An iconic designer in electronic music and beyond shares his story with Trevor Jackson.
When Ian Anderson and Nick Phillips founded The Designers Republic (tDR) in 1986, Anderson was something of a dilettante when it came to design. Rather than studying the art in an academic context, he developed a visual language through necessity, creating covers and flyers for bands and events because "no one else wanted to do it." But as the second half of the '80s progressed, the studio had already gained a reputation for a distinctly postmodern approach that interrogated larger questions of truth and perspective. When the '90s began, so too did tDR's relationship with Warp Records, leading to the designs for the likes of Aphex Twin and Autechre that cemented the studio's position as electronic music's preeminent designers.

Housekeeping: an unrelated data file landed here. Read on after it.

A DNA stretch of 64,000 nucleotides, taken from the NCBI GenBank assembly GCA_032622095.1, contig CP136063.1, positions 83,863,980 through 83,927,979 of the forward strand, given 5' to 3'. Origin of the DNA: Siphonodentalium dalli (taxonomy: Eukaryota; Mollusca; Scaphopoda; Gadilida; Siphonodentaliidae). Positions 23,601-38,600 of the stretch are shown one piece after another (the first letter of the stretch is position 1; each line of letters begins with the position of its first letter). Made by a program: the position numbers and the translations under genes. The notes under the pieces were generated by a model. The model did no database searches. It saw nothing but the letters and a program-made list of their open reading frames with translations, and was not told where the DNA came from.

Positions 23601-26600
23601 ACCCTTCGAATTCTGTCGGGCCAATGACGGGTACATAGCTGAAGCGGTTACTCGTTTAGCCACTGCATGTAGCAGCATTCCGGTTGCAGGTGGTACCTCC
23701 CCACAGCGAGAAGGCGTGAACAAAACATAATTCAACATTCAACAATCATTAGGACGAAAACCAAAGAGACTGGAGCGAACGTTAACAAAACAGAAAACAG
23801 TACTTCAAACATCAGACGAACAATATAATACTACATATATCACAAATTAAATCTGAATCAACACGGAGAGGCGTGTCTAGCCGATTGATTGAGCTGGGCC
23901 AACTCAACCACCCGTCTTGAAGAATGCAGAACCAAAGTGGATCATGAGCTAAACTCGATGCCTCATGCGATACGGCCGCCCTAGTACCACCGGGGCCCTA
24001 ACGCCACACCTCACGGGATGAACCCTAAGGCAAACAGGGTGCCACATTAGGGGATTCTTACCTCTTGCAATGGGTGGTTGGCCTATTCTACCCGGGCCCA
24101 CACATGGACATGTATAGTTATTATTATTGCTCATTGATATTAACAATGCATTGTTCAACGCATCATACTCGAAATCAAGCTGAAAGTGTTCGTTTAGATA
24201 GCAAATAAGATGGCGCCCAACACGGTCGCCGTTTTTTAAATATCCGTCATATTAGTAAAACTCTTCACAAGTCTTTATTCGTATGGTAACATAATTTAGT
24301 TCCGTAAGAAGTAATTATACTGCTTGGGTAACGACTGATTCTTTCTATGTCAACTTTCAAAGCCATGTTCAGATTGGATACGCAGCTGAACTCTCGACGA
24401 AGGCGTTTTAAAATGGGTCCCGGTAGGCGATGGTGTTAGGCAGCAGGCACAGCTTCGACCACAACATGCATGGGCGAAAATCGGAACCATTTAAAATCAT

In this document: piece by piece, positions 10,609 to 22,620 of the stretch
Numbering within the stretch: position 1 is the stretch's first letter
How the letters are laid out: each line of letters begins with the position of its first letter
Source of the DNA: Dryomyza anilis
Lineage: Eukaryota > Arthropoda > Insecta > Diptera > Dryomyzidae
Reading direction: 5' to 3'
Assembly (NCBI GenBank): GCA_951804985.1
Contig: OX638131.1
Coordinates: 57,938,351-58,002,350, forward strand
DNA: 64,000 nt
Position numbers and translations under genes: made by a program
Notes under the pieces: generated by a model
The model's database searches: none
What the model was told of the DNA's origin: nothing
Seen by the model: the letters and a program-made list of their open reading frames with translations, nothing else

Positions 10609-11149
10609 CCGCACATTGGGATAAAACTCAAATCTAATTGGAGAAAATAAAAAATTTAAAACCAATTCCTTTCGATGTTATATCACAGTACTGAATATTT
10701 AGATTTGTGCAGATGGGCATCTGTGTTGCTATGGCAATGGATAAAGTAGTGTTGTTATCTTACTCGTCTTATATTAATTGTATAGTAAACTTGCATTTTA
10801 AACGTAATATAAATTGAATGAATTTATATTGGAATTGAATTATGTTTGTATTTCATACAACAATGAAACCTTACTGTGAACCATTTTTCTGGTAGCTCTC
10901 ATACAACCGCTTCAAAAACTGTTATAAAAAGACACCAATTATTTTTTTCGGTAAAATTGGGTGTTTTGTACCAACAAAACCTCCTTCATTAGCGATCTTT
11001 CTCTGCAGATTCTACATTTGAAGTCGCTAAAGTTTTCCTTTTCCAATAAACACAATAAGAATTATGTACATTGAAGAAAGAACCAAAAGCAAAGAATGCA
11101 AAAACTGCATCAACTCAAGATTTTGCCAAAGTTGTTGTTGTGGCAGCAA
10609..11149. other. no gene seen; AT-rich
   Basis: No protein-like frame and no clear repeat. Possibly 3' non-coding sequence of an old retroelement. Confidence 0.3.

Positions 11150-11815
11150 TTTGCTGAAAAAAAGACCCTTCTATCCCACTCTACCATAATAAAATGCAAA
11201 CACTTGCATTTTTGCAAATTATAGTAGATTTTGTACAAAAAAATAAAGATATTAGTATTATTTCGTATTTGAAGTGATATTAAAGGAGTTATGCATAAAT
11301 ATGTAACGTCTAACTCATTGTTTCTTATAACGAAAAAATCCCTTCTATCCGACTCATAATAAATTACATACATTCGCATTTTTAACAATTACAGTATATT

Despite tDR's impact on the music world, their work extends far beyond that niche. A generation was immersed in their aesthetic thanks to video games like Wipeout while corporate clients including Adidas and Coca Cola make up a sizeable portion of their portfolio. In this live conversation recorded at the Bleep pop-up store, Anderson speaks to Trevor Jackson—a respected designer and artist in his own right—for an extended session unpacking the finer points of Anderson's design philosophy and the intent driving some of his finest works.